The British people find it hard to cherish their philosophers. In France, the recent centenary of Jean-Paul Sartre was virtually a state event, with newspaper pull-outs bearing his toad-face and endless adulations. In the United States – a country we like to jeer at as ignorant – most people at least learn some lines of Thomas Jefferson and Ralph Waldo Emerson’s at school. But here, the bicentenary of the birth of perhaps our greatest philosopher – John Stuart Mill – is passing in the night.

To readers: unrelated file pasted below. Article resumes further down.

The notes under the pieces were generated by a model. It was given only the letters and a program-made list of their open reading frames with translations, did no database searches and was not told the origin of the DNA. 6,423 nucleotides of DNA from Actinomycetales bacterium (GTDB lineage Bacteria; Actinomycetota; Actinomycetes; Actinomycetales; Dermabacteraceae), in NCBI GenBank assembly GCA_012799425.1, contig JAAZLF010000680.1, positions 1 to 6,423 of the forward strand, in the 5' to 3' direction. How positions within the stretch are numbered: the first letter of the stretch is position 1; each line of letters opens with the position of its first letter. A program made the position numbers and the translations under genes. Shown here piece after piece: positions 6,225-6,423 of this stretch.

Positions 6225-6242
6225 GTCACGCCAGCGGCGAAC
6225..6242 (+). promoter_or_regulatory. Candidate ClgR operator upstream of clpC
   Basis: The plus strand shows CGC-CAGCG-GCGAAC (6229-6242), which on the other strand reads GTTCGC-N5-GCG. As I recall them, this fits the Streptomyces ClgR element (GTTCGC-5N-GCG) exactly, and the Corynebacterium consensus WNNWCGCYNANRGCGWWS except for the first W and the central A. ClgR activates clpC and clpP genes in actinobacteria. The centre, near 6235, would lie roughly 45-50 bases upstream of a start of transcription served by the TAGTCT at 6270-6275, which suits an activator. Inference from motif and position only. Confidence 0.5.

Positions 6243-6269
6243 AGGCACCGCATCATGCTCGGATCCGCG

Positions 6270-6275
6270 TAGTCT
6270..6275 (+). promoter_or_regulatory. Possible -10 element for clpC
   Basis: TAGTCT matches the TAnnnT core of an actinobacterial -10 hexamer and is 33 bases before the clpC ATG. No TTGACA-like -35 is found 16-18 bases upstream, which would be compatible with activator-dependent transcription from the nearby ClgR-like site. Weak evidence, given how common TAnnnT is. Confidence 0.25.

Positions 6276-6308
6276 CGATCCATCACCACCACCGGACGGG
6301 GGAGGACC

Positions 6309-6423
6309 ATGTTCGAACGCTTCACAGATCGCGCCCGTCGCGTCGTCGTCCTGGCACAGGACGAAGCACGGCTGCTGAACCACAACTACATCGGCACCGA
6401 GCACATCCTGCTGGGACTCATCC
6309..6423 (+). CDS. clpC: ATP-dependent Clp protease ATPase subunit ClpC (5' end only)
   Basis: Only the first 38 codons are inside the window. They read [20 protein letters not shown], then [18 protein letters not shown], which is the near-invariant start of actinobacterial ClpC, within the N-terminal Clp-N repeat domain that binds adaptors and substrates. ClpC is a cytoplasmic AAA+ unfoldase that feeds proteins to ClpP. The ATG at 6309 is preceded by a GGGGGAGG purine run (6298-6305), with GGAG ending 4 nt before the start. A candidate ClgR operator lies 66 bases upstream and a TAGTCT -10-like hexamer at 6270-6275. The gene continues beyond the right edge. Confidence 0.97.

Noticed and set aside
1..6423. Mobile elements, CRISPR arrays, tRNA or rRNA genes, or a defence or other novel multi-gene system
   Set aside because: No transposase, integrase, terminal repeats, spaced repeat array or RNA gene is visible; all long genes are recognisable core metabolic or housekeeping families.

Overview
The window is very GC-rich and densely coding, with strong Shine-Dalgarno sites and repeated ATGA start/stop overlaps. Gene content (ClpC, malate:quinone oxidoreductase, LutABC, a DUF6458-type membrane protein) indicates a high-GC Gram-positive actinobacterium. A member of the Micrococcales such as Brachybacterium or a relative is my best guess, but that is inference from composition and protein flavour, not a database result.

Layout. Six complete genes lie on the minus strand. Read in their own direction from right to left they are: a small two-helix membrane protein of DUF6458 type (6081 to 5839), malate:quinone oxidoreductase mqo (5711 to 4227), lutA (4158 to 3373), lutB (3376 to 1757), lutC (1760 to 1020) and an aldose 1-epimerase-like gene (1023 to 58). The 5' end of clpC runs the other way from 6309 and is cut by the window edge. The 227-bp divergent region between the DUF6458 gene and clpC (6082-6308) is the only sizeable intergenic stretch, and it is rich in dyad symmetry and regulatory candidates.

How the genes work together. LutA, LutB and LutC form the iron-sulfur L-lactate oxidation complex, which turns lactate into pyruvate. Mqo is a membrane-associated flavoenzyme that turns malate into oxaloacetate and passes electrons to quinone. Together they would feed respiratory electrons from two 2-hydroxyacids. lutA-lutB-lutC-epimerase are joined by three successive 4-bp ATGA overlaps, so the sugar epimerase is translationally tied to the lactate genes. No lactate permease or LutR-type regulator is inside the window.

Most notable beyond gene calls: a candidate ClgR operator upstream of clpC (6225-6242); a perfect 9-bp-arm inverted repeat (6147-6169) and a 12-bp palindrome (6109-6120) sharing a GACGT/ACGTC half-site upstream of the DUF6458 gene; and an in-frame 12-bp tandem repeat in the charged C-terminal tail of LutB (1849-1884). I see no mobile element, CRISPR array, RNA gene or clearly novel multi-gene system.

This is tragic, because Mill is our contemporary and our guide in a way that is true of very few philosophers. If you read his Collected Works after reading the day’s newspapers, it is as if he is an unimaginably brilliant columnist, commenting on yesterday, today and tomorrow.
more from The Philosopher’s Magazine here.